Between natural infection and a global vaccination campaign, most people now have some immunity against the virus that causes COVID-19. This widespread immunity hasn’t stopped people from getting infected, but it has dampened the massive waves of illness and death that roiled the globe in the early years of the pandemic. Keeping the virus in check requires maintaining this level of immunity, a difficult task because the virus is constantly spinning off new variants that can partially evade antibodies elicited by vaccines and prior infections.
New research from scientists at Washington University School of Medicine in St. Louis suggests that updated booster shots will be important for shoring up population immunity as new variants emerge — but there’s a caveat.
Their research, published April 3 in Nature, shows that vaccinating people against the original strain of the virus and then boosting with a shot that targets a new variant can elicit a broad antibody response capable of neutralizing a wide array of variants, including ones that have not yet emerged. The trick is to target a variant for the booster that is so different from the original strain of the virus that it triggers the maturation of new and diverse antibody-producing cells.
“The challenge with COVID-19 is that the virus keeps mutating,” said senior author Ali Ellebedy, an associate professor of pathology and immunology, of medicine, and of molecular microbiology. “It’s not that the vaccines don’t elicit a lasting antibody response. They do. The problem is that the virus changes and the existing antibodies become irrelevant. Here we showed that it’s possible to design a variant-specific booster that doesn’t just strengthen the antibodies people already have but elicits new antibodies. This means that periodically giving boosters targeting new variants would allow population-level protection to be maintained even as the virus evolves.”
The first COVID-19 vaccines reduced the risk of severe illness and death by more than 90%. But then the virus changed. The antibodies that had worked so well against the original strain proved less effective at recognizing and neutralizing emerging variants, leading to breakthrough infections. The obvious solution was to update the vaccines to target new variants, but the success of the first vaccines against the original strain made designing an effective variant booster shot tricky, Ellebedy said.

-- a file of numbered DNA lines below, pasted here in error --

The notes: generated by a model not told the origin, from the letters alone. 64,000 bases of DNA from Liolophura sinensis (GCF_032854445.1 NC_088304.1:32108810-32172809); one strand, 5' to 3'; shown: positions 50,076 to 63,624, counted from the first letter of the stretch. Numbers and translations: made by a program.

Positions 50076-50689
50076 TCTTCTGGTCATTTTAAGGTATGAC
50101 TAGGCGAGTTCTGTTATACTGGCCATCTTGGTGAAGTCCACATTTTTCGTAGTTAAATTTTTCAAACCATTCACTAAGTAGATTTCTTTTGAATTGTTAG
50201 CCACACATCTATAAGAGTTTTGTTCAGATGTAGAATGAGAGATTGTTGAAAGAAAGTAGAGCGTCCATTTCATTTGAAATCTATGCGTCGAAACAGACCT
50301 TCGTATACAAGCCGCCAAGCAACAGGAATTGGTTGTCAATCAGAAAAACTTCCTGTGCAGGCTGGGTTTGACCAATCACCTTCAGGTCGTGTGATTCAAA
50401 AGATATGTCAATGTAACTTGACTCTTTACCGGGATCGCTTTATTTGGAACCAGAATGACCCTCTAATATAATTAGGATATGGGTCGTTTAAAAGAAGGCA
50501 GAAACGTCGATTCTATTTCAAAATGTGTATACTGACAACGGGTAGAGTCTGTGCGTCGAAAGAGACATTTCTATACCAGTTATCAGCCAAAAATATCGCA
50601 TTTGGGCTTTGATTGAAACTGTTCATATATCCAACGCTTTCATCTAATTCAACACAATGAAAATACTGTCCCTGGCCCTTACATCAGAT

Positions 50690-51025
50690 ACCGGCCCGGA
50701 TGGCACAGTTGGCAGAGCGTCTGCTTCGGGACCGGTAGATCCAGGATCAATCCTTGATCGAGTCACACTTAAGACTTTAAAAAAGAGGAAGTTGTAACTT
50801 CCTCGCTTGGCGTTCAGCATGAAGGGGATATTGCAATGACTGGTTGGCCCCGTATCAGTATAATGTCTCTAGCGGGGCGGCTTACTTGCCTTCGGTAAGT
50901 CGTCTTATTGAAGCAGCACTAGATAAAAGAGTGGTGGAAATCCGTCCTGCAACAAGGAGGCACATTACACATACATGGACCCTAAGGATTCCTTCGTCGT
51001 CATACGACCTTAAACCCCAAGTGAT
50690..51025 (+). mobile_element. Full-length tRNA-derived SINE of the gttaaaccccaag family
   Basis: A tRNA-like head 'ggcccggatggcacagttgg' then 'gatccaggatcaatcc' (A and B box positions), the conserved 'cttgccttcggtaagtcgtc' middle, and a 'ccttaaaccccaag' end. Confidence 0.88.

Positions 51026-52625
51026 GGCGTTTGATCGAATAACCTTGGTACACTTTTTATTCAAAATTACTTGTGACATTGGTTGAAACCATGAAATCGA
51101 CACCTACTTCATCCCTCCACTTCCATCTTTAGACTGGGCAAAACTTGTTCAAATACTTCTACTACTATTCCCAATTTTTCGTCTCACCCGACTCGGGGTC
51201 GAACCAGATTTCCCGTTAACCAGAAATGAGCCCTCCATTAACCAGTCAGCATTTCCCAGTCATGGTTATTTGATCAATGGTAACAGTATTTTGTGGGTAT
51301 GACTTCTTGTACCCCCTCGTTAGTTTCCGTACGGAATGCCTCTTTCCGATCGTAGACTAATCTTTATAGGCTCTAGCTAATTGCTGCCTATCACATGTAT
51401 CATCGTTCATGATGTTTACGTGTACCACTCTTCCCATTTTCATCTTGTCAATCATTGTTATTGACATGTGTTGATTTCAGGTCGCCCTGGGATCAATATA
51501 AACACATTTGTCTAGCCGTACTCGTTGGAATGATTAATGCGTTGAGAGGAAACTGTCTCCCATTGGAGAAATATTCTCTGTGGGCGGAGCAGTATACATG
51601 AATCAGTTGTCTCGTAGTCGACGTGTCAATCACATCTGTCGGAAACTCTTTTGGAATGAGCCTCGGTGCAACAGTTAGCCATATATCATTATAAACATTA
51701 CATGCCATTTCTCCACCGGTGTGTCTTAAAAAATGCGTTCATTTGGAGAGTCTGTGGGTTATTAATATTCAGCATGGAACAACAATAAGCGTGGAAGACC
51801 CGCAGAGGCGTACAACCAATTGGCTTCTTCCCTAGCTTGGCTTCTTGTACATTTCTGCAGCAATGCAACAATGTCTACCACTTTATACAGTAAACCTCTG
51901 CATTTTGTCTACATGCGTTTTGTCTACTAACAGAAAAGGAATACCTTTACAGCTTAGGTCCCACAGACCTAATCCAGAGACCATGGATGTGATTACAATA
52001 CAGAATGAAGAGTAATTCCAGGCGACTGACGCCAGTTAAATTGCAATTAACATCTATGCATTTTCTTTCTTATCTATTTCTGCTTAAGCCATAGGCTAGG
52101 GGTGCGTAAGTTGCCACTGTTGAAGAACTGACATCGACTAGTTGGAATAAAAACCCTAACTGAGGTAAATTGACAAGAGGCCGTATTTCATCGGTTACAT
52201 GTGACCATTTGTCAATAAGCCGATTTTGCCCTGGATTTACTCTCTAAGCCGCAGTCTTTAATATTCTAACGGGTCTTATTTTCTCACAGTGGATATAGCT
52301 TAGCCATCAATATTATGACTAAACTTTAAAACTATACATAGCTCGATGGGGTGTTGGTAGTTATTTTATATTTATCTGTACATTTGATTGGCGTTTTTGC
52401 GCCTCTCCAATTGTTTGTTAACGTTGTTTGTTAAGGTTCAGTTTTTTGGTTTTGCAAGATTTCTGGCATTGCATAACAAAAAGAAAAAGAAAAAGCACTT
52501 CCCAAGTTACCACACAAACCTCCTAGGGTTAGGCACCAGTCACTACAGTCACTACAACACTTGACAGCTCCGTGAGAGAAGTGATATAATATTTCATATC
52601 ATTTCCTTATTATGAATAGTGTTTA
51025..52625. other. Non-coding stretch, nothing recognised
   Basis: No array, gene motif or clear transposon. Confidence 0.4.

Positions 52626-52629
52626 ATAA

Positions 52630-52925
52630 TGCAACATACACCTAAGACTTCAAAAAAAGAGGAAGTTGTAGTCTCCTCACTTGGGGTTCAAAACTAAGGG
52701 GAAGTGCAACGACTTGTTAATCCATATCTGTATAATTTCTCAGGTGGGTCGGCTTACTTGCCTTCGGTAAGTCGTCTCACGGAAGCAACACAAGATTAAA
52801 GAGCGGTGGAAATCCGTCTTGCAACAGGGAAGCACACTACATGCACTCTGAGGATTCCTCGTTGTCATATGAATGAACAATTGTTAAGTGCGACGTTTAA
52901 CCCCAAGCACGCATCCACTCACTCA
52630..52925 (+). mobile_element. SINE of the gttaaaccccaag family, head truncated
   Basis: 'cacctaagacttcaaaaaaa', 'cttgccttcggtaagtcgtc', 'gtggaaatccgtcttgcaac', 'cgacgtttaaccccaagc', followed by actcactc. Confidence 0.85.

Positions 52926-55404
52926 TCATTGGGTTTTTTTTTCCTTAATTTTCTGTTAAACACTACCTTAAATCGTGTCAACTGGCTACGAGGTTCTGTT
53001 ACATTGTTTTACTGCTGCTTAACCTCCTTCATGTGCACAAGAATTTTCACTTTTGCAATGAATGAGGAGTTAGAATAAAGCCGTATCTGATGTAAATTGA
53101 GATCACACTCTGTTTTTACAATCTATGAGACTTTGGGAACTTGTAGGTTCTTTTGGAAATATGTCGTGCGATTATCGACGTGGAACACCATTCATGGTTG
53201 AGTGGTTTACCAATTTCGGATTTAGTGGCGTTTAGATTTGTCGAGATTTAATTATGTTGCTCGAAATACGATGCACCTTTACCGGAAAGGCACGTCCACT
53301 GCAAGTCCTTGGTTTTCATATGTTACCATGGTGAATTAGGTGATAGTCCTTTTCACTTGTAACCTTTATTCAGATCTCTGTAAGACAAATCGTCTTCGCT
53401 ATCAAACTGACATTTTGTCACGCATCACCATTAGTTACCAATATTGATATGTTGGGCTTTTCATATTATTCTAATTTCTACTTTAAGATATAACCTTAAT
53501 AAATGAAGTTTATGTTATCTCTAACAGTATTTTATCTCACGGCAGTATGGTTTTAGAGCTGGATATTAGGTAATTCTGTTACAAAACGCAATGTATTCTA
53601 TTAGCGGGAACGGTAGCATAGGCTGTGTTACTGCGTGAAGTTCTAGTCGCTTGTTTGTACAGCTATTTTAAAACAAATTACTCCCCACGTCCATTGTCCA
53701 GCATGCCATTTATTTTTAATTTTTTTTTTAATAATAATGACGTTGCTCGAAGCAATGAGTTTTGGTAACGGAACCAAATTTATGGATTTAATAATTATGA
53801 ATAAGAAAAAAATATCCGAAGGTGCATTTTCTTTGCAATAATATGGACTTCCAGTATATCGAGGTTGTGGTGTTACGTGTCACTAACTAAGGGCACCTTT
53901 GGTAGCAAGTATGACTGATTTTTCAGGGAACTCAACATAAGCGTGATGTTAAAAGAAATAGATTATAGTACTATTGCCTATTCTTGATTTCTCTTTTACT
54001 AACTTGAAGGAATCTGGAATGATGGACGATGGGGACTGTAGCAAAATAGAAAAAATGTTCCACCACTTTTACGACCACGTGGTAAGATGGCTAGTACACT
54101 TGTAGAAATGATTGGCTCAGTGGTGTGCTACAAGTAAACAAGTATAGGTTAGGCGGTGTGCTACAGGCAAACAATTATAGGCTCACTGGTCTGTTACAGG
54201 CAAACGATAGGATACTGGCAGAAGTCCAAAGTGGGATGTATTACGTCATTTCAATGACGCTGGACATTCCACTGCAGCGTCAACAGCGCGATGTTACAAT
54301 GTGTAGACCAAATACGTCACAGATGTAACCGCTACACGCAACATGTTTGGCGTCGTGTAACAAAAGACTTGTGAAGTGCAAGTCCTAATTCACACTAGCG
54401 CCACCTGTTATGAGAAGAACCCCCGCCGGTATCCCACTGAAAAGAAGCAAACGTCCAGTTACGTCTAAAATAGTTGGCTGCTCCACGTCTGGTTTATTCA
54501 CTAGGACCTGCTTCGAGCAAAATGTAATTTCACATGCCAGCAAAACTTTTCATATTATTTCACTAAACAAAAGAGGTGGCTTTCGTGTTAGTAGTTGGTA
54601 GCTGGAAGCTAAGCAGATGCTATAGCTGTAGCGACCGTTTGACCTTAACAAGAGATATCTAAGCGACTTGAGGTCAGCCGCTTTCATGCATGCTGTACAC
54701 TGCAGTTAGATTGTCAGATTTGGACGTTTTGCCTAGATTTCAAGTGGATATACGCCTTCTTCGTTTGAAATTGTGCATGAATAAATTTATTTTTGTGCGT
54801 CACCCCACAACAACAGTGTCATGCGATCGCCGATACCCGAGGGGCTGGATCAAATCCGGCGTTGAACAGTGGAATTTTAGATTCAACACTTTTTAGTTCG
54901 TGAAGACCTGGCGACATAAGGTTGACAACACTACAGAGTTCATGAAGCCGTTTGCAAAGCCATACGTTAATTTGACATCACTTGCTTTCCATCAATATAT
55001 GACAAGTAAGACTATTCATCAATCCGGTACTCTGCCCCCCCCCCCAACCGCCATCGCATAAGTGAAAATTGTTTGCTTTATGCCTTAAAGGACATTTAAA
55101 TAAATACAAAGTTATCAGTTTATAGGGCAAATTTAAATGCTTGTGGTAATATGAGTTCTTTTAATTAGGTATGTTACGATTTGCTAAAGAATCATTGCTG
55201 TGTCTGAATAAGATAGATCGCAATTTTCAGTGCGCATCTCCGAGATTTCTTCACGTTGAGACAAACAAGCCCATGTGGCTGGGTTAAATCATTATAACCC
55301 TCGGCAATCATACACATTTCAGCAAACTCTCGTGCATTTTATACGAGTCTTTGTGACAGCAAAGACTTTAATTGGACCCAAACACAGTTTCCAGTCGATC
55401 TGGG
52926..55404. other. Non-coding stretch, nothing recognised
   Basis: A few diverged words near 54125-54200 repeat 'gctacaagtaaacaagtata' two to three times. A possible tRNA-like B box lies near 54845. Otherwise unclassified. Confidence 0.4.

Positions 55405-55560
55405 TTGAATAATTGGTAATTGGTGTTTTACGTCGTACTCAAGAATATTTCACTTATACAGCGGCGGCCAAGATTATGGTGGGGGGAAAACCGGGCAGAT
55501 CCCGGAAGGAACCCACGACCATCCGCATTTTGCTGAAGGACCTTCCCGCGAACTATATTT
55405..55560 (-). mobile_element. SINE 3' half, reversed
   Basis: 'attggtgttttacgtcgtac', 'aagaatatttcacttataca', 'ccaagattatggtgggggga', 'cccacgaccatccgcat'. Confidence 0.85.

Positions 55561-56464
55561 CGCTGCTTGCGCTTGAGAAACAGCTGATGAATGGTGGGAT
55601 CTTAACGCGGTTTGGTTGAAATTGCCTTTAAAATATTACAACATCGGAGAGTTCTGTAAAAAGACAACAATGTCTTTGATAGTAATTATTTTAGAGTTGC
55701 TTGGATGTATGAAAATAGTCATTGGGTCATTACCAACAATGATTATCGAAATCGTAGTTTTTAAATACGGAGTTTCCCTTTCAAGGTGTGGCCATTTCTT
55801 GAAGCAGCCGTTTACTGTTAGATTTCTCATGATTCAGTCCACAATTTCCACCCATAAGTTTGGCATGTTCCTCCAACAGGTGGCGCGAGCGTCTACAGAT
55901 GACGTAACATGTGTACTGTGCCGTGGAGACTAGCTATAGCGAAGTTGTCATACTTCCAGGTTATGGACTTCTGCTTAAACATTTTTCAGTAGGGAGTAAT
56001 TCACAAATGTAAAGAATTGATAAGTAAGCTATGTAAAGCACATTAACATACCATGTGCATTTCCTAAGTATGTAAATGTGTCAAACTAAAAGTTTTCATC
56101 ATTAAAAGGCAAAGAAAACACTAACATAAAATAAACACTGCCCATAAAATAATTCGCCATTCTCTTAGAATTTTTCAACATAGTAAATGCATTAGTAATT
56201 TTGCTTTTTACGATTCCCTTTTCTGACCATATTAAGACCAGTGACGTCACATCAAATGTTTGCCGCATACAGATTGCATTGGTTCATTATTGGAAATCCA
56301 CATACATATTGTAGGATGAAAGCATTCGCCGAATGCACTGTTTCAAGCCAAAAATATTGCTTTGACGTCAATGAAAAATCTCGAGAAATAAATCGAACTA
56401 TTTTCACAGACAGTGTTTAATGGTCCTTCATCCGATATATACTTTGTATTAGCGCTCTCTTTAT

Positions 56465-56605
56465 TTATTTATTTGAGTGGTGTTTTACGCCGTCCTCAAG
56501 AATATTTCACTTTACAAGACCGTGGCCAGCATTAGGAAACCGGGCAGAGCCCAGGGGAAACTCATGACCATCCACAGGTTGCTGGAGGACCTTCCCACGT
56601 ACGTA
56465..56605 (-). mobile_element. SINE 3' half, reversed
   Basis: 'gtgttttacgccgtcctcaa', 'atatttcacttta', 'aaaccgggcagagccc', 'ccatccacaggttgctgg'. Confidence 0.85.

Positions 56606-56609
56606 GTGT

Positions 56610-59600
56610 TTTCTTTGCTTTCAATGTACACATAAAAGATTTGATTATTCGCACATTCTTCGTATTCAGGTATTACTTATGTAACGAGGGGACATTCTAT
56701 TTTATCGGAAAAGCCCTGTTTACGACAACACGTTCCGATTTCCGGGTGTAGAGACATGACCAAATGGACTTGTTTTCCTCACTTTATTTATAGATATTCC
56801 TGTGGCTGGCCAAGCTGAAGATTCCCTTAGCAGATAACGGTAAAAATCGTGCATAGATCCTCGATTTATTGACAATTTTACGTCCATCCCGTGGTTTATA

“The whole point of making boosters against new variants is to teach the immune system to recognize features in the new variants that are different from the original strain,” Ellebedy said. “But the new variants still share a lot of features with the original strain, and it’s possible that the response to these shared features could dominate the response to new features. The boosters could end up just engaging immune memory cells that are already present rather than creating new memory cells, which is what we need for protection against new variants.”
To gauge the effectiveness of boosters at eliciting new antibodies, Ellebedy and colleagues studied people who received a COVID-19 vaccine targeted against the original strain, followed by a combined booster targeting two of the early variants — beta and delta — or a booster targeting the newer omicron variant. Along with Ellebedy, the research team included co-corresponding author Jackson Turner, an instructor in pathology and immunology, and co-first authors Wafaa B. Alsoussi, a graduate student, and Sameer Kumar Malladi, a postdoctoral researcher, both in Ellebedy’s lab.
The first studies were discouraging, Ellebedy noted. The researchers looked at 39 people who had received the two-shot primary sequence of the Pfizer/BioNTech or Moderna COVID-19 vaccines, followed by an experimental booster shot targeting the beta and delta variants. All participants produced antibodies that neutralized the original virus strain and the beta and delta variants. But none of the antibodies studied were unique to beta or delta. The absence of such antibodies indicates that the variant booster had failed to trigger the development of detectable new antibody-producing cells, Ellebedy said.